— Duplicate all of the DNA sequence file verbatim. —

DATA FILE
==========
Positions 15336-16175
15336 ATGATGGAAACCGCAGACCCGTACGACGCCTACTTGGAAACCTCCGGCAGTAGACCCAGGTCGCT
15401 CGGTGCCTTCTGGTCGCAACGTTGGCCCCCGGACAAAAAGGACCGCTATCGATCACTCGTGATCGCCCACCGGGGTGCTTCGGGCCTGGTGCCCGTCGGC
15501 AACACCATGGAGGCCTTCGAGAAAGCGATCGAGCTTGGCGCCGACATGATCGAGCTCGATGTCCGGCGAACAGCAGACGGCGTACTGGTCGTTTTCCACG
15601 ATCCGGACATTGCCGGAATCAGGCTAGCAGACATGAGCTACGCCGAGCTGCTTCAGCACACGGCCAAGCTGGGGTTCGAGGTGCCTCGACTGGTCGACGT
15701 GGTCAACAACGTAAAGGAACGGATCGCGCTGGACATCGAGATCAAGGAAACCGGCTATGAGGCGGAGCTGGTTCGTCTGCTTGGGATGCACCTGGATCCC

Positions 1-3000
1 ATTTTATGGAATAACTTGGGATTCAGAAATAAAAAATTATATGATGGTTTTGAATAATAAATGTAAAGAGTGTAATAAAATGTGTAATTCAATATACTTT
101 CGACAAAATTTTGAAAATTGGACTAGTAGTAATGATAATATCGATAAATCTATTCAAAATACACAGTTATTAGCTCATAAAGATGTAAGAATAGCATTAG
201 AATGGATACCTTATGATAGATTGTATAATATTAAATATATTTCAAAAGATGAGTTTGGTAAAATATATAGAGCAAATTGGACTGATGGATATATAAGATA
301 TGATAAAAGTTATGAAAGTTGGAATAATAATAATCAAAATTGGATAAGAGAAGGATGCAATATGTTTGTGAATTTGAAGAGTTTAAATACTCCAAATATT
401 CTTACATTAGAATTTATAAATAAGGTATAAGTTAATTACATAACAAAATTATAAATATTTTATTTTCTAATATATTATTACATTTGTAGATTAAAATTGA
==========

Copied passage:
Positions 15336-16175
15336 ATGATGGAAACCGCAGACCCGTACGACGCCTACTTGGAAACCTCCGGCAGTAGACCCAGGTCGCT
15401 CGGTGCCTTCTGGTCGCAACGTTGGCCCCCGGACAAAAAGGACCGCTATCGATCACTCGTGATCGCCCACCGGGGTGCTTCGGGCCTGGTGCCCGTCGGC
15501 AACACCATGGAGGCCTTCGAGAAAGCGATCGAGCTTGGCGCCGACATGATCGAGCTCGATGTCCGGCGAACAGCAGACGGCGTACTGGTCGTTTTCCACG
15601 ATCCGGACATTGCCGGAATCAGGCTAGCAGACATGAGCTACGCCGAGCTGCTTCAGCACACGGCCAAGCTGGGGTTCGAGGTGCCTCGACTGGTCGACGT
15701 GGTCAACAACGTAAAGGAACGGATCGCGCTGGACATCGAGATCAAGGAAACCGGCTATGAGGCGGAGCTGGTTCGTCTGCTTGGGATGCACCTGGATCCC

Positions 1-3000
1 ATTTTATGGAATAACTTGGGATTCAGAAATAAAAAATTATATGATGGTTTTGAATAATAAATGTAAAGAGTGTAATAAAATGTGTAATTCAATATACTTT
101 CGACAAAATTTTGAAAATTGGACTAGTAGTAATGATAATATCGATAAATCTATTCAAAATACACAGTTATTAGCTCATAAAGATGTAAGAATAGCATTAG
201 AATGGATACCTTATGATAGATTGTATAATATTAAATATATTTCAAAAGATGAGTTTGGTAAAATATATAGAGCAAATTGGACTGATGGATATATAAGATA
301 TGATAAAAGTTATGAAAGTTGGAATAATAATAATCAAAATTGGATAAGAGAAGGATGCAATATGTTTGTGAATTTGAAGAGTTTAAATACTCCAAATATT
401 CTTACATTAGAATTTATAAATAAGGTATAAGTTAATTACATAACAAAATTATAAATATTTTATTTTCTAATATATTATTACATTTGTAGATTAAAATTGA